"It has been a journey," says Apollo Girls Basketball head coach Natalie Payne. "And it's been a rewarding journey, as well."
Like many hero's journeys, Apollo's march to the Kentucky Sweet 16's, their first in a quarter of a century, began with a rough start, one that included a pair of Coronavirus shutdowns that threatened to derail their title hopes early.
"It's really heartbreaking at first," said Apollo senior guard Zoe Floyd. "Getting the phone calls. Getting the text messages. Knowing that you're shutdown and you can't go get on the bus tomorrow, or you can't go to practice and stuff."
"Wanting to play college ball and wanting to do everything you wanted to do this season, and everyone looking at us as up here at the beginning of the season," said Apollo senior guard Kassidy Daugherty. "And it was like we couldn't get going."
"We've had kids with illnesses, with injuries," said Payne. "We've been shutdown twice, so over a month that we were out. So we would start and then stop. So it was difficult for the kids."
However head coach Natalie Payne's squad turned their scars into stars, finding the seeds of victory in the ashes of illness and defeat.
"They hung on and they believed and we kept pushing," said Payne. "If anything, it may have made us more fresh at the end of the season. So we've tried to take that to our advantage and run with it."
"We just took it as motivation," said Floyd. "Hey look, all these other people get to play games, while we're sitting at home. We're coming back, and we're coming better, and we're coming times ten and getting what's ours."
And what's their's is a ticket to the Sweet 16's, a first for the program since 1997, when Payne made the trip as a player. And the head coach on that team, Willis McClure, is making the trip as well, as an assistant, in his 50th and final season on the Apollo bench.
"He's the heart and soul of our program and these kids know how much time and effort and time away from family that he has spent to pour his heart into these kids," said Payne. "And kind of pave the way. With his experience, they're looking at him like he's leading us and they believe in him. He's made such a positive impact and we are. We're playing for him."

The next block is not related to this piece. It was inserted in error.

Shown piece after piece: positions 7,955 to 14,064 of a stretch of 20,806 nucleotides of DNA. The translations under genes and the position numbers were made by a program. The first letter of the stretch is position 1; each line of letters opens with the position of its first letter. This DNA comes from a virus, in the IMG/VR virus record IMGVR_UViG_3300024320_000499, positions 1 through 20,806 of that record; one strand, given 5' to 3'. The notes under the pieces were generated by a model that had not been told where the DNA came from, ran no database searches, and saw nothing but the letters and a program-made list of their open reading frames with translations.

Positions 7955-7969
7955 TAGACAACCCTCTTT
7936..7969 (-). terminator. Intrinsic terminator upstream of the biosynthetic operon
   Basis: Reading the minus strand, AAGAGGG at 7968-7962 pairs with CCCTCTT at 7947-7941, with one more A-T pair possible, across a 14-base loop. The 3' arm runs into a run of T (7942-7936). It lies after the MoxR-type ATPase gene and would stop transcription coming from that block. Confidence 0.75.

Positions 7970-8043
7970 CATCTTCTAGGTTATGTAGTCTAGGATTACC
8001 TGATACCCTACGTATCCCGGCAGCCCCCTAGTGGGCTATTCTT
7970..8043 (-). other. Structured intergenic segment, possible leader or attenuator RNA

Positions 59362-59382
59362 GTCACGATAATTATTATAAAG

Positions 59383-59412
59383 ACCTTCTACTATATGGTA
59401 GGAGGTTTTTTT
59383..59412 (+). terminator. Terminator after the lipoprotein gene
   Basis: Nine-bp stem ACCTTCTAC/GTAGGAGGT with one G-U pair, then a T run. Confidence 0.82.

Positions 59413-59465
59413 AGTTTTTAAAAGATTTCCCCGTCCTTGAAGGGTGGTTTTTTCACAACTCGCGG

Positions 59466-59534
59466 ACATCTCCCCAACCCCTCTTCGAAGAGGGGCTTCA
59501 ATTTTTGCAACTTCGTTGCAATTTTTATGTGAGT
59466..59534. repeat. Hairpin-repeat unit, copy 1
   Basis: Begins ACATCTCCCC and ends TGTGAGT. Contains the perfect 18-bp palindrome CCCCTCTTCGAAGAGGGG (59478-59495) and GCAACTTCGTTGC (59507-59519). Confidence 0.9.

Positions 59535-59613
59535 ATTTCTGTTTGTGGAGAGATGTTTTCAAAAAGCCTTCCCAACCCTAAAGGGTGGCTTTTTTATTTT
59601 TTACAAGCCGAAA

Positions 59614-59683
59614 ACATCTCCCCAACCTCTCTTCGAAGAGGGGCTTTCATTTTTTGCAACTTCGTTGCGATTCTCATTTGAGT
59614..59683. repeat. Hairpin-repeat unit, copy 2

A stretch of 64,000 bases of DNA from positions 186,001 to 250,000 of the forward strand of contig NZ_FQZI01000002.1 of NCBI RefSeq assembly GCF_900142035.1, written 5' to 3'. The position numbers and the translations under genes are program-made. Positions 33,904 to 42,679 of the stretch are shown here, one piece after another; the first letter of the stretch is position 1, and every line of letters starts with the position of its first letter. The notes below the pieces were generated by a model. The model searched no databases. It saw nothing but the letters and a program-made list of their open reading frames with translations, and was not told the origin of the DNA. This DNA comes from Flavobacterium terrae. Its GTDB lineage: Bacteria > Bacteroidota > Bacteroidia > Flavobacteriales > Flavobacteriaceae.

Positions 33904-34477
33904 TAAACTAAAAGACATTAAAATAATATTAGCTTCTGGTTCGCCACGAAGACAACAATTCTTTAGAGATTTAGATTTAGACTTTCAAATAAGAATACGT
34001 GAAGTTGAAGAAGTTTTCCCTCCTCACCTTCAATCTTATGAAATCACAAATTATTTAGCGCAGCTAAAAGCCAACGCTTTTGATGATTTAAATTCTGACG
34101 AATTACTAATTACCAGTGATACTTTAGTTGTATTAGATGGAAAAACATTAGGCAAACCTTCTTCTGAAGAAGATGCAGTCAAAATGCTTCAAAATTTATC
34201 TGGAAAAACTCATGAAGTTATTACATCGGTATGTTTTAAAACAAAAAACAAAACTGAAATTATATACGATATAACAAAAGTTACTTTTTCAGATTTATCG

"We love him," said Daugherty. "Absolutely love him. He's kind of like the grandpa on the team. He's right there to pat you on the back and let you know that it's fine. He just gets us going now. He's got a little chant before every game. He's our rock, for sure."
"Coach McClure is a really good friend and an amazing mentor," said Floyd. "Just knowledgeable. He knows the game so well. And put his two cents, which he's really, really smart. He really knows the game. And he's taking the time to get to know us, and he means a lot to us."
And the E-Gals will need all that coaching experience as they face off against perennial 2nd Region power Henderson County. A team that beat Apollo 50-33 on March 9th.
"I see toughness," said Payne. "I see a gritty group that's led by a coach that has a lot of experience. He's a warrior too. He coached when I played, so I know what he's about. His kids are a reflection of him. They work so hard. It's going to come down to the team that can't get three stops in a row, consecutively, throughout the course of the game. And can withstand runs and just maintain."
"Their defense is also what kind of gets them going," said Daugherty. "They are amazing at help defense. They will forget about the farthest man away just to make you freak out and turn the ball over and they're good at it. We're just going to have to chill out and find the open man."
And finally, how will the the E-Gals contend with the stage itself. Kentucky's grandest. Rupp Arena.
"The coaches said they'll give us about three or four minutes just to be excited, let the excitement and the lights and the people get to us," said Floyd. "After that, we're zoned in. We're focused. We're ready to go and we're going to do what we set out to do."